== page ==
LEE'S SUMMIT, Missouri - Republican Roy Blunt is doing a highway version of the "whistle-stop" train tour, and it kicked off Wednesday in and around Kansas City.
His campaign stop in Lee’s Summit was pretty typical, but afterwards, Blunt got angry with reporters asking questions about a controversy that has dogged his campaign since last week.
Blunt greeted supporters with smiles.
But when reporters wanted to talk, Blunt was on the defensive, saying he would take only one question.
So it was about the controversy over letters he wrote to try to help an immigrant woman 20 years ago.
Democrats say he was pulling strings.
"It's desperation politics on their side. These issues are bigger than that. We put a statement out on that at the time," said Blunt.
Blunt would not say whether he knew the woman.
When he's asked again, Blunt returns and forcefully repeats what he said before:
"We put a statement out on that at the time. And it's exactly accurate. You read it , you know what it says."
Blunt then walked away for good, storming out of the event without taking any other questions.
The incident happened when Blunt was Missouri Secretary of State.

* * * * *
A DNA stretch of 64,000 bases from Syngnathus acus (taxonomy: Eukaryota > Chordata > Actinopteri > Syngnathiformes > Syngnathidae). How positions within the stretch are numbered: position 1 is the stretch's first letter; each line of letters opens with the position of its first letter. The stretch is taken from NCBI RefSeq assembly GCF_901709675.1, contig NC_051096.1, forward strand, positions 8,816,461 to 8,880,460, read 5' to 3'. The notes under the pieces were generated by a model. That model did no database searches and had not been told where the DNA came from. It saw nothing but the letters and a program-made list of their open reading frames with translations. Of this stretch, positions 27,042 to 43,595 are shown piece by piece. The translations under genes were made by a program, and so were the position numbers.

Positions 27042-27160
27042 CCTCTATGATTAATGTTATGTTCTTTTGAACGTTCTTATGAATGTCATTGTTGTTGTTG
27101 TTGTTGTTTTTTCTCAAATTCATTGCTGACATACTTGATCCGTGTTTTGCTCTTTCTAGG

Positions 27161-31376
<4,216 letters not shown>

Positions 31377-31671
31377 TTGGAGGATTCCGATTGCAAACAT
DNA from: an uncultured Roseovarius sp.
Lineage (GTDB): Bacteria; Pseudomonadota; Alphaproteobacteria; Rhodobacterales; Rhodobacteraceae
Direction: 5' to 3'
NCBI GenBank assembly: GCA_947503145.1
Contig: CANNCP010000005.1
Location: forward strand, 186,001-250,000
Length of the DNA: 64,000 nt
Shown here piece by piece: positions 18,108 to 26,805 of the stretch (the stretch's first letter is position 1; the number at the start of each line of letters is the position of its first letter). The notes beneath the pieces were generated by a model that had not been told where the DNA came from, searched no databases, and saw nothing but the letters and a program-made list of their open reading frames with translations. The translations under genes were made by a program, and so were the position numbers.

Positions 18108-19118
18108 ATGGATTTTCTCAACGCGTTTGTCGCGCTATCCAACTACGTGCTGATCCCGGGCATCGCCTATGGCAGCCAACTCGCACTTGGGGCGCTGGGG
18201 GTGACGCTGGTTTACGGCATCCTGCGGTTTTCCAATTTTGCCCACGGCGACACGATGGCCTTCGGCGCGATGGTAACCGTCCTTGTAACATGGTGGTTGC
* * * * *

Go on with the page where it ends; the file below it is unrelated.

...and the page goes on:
Documents show the Nicaraguan immigrant was not authorized to work, but she told the Kansas City Star she had worked for the Blunt's for about six months in 1990.
But the statement put out by the campaign said she had "..never worked for the Blunts."
Watch video of Blunt dealing with the question by clicking on the attached media player.
Blunt is seeking an open Missouri seat in the U.S. Senate.
The Missouri Democratic Party has been pushing the story and says Blunt should clarify details.
"He's the master of special favors so he wanted to continue that special favor for an illegal worker who was in his wife's employment. And now he doesn't want to face the truth," said Stephen Bough, a local Democratic spokesman.
Blunt's now on a 50 stop bus tour in the final push for his senate campaign.
A big question is whether this will affect the race between Blunt and his Democratic opponent, Robin Carnahan.
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